An atheist state lawmaker in Arizona has been barred from offering a prayer at the beginning of legislative sessions after being told that prayers on the house floor must be directed toward God.
According to TusconNewsNow, in the Arizona House of Representatives for many years, lawmakers or other individuals issue an invocation to kick off every session.
But when Democratic state Rep. Juan Mendez, a self-proclaimed atheist from Tempe, requested an opportunity to issue the prayer, he was informed in a memo issued by Republican House Majority Leader Steve Montenegro to all state representatives that no one will be allowed to lead the traditional prayer unless they intend on calling on a deity. more >>
A national atheist group petitioned President Barack Obama to give nonbelievers the same attention and protections as other religious minorities after he recently visited a Baltimore mosque.
The Freedom From Religion Foundation (FFRF) letter, composed by co-presidents Annie Laurie Gaylor and Dan Barker, references the president's recent visits to a U.S. mosque and the Israeli embassy, where Obama called on Americans to stop religious-fueled bigotry.
"It is laudable for the President to embrace citizens of all colors and religious viewpoints as being part of 'one American family' and to caution citizens not to be 'bystanders to bigotry,'" FFRF acknowledged. "But there is one U.S. minority that has been consistently excluded from such notice: nonreligious Americans." more >>
President Barack Obama claimed in a wide-ranging interview that he has met most hopes and expectations people had of his presidency, and also singled out Pope Francis' visit to the White House as a stand-out moment.
"I've done a lot of them and I've made progress on almost all of them," Obama told "CBS This Morning" about voters' expectations in an interview that was posted on Tuesday.
"I feel pretty good about being able to match up what I said I would accomplish with what has been accomplished. I mentioned in the State of the Union that one of the things I regret though is that I haven't been able to drain some of the rancor that exists here in Washington," he continued. more >>
NASA's Johnson Space Center in Houston, Texas, has been accused of censoring religious speech among its Christian employees, including banning the name Jesus.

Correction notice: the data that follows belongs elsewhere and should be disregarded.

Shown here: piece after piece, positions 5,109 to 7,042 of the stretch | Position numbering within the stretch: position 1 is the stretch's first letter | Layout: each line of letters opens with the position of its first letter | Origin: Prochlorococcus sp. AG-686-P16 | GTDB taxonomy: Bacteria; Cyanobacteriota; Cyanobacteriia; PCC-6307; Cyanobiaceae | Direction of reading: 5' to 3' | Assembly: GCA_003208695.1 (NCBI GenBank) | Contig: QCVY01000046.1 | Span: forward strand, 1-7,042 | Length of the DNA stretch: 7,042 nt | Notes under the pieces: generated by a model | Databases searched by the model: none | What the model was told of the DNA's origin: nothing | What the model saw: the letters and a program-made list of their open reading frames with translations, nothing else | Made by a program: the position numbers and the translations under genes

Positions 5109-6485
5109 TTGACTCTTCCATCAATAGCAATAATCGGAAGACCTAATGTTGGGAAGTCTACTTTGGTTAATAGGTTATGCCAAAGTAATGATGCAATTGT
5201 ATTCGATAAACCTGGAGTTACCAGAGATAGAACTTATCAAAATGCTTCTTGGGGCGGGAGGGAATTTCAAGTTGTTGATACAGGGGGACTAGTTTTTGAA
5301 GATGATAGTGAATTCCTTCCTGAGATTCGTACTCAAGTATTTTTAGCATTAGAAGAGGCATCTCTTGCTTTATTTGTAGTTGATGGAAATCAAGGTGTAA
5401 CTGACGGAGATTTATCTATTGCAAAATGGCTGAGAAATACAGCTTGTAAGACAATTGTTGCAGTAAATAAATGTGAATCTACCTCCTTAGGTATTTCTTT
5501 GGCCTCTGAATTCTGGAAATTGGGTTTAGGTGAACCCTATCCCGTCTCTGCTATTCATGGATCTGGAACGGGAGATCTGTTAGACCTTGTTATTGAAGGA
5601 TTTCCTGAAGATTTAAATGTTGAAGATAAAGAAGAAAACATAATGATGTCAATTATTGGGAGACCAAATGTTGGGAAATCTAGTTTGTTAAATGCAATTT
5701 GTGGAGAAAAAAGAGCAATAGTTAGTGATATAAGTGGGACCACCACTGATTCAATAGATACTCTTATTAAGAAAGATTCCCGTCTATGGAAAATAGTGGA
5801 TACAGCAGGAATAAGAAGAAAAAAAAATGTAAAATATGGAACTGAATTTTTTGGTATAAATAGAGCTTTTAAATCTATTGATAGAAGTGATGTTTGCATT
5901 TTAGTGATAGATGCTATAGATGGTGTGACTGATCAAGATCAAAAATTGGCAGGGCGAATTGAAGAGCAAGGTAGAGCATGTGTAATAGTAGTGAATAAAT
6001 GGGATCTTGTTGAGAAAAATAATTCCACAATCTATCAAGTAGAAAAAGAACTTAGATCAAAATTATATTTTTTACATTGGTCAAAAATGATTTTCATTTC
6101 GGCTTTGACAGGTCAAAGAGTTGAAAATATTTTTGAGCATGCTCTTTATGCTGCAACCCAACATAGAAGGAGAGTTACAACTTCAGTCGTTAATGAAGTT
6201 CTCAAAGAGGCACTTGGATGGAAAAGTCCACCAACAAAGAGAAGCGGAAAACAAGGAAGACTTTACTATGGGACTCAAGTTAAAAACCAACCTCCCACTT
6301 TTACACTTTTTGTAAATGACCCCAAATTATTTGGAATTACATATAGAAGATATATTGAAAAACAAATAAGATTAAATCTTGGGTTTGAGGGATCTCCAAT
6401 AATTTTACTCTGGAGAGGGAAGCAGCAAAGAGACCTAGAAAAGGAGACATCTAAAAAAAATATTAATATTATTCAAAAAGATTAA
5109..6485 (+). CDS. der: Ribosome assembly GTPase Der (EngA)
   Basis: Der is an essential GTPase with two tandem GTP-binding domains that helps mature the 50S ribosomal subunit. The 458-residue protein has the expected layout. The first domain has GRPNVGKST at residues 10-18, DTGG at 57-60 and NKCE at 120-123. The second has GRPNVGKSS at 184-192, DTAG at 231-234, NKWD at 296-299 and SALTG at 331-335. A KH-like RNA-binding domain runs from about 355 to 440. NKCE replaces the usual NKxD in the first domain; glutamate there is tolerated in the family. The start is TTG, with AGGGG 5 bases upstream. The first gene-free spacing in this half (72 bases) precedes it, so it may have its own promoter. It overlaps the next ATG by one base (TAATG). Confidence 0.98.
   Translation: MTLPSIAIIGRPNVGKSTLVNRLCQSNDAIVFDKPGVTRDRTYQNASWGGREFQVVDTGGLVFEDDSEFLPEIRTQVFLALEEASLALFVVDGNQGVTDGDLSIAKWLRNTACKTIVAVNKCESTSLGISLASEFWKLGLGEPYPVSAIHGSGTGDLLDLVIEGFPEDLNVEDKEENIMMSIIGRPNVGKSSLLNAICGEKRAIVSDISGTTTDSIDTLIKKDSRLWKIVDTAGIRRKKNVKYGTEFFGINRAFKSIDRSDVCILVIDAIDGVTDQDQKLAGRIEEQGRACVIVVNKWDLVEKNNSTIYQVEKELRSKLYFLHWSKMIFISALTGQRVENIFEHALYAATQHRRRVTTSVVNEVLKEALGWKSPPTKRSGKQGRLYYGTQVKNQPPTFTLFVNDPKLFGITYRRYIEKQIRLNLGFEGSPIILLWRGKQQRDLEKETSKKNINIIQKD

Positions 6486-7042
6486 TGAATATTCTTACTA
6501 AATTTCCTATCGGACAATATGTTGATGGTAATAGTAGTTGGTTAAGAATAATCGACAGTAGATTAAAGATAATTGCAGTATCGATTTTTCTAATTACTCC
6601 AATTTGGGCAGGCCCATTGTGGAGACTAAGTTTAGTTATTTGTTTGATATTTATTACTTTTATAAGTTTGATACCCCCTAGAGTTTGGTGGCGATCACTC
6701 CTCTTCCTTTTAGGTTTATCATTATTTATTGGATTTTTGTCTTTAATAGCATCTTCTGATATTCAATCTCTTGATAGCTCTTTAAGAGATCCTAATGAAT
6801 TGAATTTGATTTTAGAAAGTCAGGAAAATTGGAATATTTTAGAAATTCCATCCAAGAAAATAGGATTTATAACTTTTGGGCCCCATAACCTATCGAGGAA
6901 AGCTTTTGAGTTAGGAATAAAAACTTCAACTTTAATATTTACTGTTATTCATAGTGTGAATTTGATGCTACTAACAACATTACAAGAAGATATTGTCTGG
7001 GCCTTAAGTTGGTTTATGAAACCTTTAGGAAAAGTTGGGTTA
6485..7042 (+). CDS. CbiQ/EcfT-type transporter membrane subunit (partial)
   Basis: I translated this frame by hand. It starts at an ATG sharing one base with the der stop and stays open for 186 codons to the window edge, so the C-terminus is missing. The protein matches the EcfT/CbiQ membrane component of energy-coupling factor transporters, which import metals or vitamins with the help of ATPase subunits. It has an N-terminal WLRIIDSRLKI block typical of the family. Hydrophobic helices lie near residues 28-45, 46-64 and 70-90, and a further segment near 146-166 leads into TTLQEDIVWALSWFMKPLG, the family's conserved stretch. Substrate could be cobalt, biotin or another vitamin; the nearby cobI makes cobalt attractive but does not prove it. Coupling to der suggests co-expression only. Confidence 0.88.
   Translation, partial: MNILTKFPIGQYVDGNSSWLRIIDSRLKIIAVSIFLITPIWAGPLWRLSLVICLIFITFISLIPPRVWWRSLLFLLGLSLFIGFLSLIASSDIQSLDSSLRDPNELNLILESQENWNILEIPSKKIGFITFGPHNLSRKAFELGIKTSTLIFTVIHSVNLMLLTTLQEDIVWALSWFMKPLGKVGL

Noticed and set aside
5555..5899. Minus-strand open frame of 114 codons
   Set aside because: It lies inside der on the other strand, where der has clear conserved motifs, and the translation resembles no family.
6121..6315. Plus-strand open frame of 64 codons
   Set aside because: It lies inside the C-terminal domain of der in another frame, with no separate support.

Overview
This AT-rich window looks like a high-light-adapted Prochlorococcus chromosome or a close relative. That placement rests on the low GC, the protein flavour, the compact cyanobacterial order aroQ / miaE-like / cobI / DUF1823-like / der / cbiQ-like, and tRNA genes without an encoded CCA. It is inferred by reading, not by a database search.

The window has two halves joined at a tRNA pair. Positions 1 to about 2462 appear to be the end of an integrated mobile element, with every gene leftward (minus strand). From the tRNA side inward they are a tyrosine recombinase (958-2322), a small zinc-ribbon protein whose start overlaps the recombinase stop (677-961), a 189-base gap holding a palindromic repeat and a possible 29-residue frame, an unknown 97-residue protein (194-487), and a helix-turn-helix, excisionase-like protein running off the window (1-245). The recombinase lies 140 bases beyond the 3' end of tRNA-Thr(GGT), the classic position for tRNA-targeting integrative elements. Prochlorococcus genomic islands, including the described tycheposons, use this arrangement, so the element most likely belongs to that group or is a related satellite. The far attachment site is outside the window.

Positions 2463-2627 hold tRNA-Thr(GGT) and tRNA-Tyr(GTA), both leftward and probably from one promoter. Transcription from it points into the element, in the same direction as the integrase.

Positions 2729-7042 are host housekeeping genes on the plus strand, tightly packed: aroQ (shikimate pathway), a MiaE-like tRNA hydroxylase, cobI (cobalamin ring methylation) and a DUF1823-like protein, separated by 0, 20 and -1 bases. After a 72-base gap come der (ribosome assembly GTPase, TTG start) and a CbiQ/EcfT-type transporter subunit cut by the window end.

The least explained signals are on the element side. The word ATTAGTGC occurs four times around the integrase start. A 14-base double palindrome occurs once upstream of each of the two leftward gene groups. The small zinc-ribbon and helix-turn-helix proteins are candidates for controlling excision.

The JSC reportedly told employees last year that the name "Jesus" could not appear in newsletters pertaining to the Praise and Worship Club that meets during the lunch hour.
"NASA has a long history of respecting the religious speech of their employees, including defending, in court, the astronauts who read the biblical account of creation while orbiting the moon. That tradition should continue here," said Liberty Institute Senior Counsel Jeremy Dys to The Christian Post in an interview Tuesday. more >>
A Colorado college is banning all locker room nameplates in its gym to avoid allowing people to include Bible verses on the plates, despite perviosuly allowing phrases like "Give 'em Hell" and "Take your whiskey clear."
Colorado School of Mines in Golden was sued last year when it refused to allow a donor to include references to Colossians 3:23 and Micah 5:9 on a nameplate.
Last Friday the Alliance Defending Freedom, which sued the school over the censorship of the Bible references, officially withdrew its legal action against the School of Mines. more >>
Over 150 Coptic Christians reportedly staged a sit-in protest on Sunday at the provincial administration office in Minya, Egypt, spreading awareness for the continued kidnappings of Christians across the country.
The protest in Minya specifically highlighted the case of an 18-year-old Coptic girl who has been missing for several days, with her family in the city of Samalot convinced she has been kidnapped, according to Fides News Agency.
"Kidnappings that target Christians remain a scourge for the Coptic community in many areas of Egypt. Already several appeals have been launched by Christian organizations to Egyptian authorities, including President Abdel Fattah al-Sisi, so that adequate measures are taken to combat this phenomenon," the agency reported. more >>